Why has the Qatar women’s national football team not succeeded? My research on women’s football in Qatar might shed some light on the issue. While the Qatar Women’s Sports Committee (QWSC) was set up by royal decree in 2001—with the aim of facilitating and developing women’s sports, along with creating sports awareness among the population—serious sports developments, including the establishment of the women’s national team, can be traced to the period right before or right after the country’s World Cup bid. In 2010, the same year it was announced as the host nation of the FIFA 2022 Men’s World Cup, Qatar launched its women’s national football team. The team first appeared in the 2013 FIFA ranking as no. 112, about as far from the top as possible. Since 2015, the national team has not appeared in the ranking—meaning that the team has not been sufficiently active to be ranked at all.
The lack of success of the Qatar women’s national football team is despite the fact that football is arguably the most popular sport in Qatar among women. In 2016, I interviewed 30 people in Qatar about women’s football, about half of whom were female players. Many expressed their passion for the game, among them a young Qatari woman:
“We used to trespass. On a pitch, with no lights. We would turn on our car lights, so we had some visibility, and we used to invite everyone. And then, when people arrived, we’d separate two teams. (…) I find that people who show up are people who really love it as well. And they wouldn’t mind going through all of this. Because at the end of the day, they just want to play.”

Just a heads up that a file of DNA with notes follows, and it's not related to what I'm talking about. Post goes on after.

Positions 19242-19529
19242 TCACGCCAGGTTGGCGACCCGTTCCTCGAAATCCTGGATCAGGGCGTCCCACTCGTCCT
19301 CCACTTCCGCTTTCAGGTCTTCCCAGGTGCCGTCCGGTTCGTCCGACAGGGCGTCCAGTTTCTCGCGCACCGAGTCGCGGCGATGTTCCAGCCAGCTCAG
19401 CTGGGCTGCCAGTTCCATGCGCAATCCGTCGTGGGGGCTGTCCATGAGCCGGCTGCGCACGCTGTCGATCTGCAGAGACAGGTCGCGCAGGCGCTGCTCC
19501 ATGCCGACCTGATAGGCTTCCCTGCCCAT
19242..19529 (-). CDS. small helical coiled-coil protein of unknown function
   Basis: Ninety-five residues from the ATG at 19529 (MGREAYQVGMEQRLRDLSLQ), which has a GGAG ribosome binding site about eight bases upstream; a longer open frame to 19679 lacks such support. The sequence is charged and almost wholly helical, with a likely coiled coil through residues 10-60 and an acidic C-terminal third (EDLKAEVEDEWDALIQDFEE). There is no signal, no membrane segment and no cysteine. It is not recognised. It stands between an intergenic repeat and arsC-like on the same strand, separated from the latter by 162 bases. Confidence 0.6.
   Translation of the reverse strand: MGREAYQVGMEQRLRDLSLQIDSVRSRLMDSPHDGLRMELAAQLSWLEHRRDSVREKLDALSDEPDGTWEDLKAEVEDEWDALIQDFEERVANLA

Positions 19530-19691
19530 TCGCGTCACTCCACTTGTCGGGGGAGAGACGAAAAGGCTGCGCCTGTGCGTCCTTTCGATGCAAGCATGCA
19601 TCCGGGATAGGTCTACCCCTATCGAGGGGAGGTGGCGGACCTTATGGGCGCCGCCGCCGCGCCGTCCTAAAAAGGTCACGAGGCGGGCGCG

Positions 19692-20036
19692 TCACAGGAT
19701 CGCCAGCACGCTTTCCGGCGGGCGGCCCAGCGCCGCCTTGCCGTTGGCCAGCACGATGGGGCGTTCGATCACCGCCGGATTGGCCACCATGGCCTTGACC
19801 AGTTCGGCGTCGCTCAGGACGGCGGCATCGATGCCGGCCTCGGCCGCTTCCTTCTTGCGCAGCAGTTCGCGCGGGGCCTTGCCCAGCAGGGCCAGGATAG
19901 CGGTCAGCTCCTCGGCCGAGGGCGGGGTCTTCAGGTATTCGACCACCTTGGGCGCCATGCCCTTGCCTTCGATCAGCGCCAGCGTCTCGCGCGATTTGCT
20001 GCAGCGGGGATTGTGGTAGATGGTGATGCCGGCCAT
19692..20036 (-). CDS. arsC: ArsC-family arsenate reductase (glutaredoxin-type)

This story underlines that the problem is not a lack of interest, but a lack of opportunities for the women to play “on their own terms.” A major issue for Qatari women wanting to play sports is that of public exposure—either for personal reasons related to modesty, or because of hegemonic social norms. Exposure is not simply a matter of dress, but includes playing sports in front of a non-segregated audience. Playing on a professional team, such as the national team, would require exposure and might not be an option for most Qatari women.
In Education City (EC), an area composed of mostly satellite universities on the outskirts of Doha, Qatari women who play sports expressed dissatisfaction that women’s games were open to male spectators, thus not segregated with reference to local norms on female modesty. As a result, most players on the basketball teams in Education City, for example, were not Qatari nationals. Qatari female students have taken matters into their own hands by establishing their own football league to suit their needs by limiting games and practices to women.
In this case, the barrier to women playing football was not just about social norms or personal beliefs related to exposure but, rather, the lack of opportunities for these women to play on their own terms. If the World Cup organizers want to see the event bring more opportunities for female footballers, then efforts must include organizing games according to the needs of these women and allowing them the space to pay in ways that suit their needs. A good place to start is focusing on semi-professional or community teams, and ensuring safe environments where women feel comfortable.
 Charlotte Lysa, “Qatari Female Footballers: Negotiating Gendered Expectations,” in Sport, Politics, and Society in the Middle East, edited by Tamir Sorek and Danyel Reiche (Oxford: Oxford University Press, 2019).
 For a national team to be ranked by FIFA, it needs to have played more than five games against other officially ranked teams during the past eighteen months. When Qatar first made the ranking in 2013, a total of 219 women’s national teams appeared in the ranking.
 Interview with Aljohara, Doha, November 2016.
Article by Charlotte Lysa, postdoctoral research fellow at the Norwegian Centre for Human Rights, University of Oslo.
Read more about the Building a Legacy: Qatar FIFA World Cup 2022 project here.
The posts and comments on this blog are the views and opinions of the author(s). Posts and comments are the sole responsibility of the author(s). They are not approved or endorsed by the Center for International and Regional Studies (CIRS), Georgetown University in Qatar (GU-Q), or Georgetown University in the United States, and do not represent the views, opinions, or policies of the Center or the University.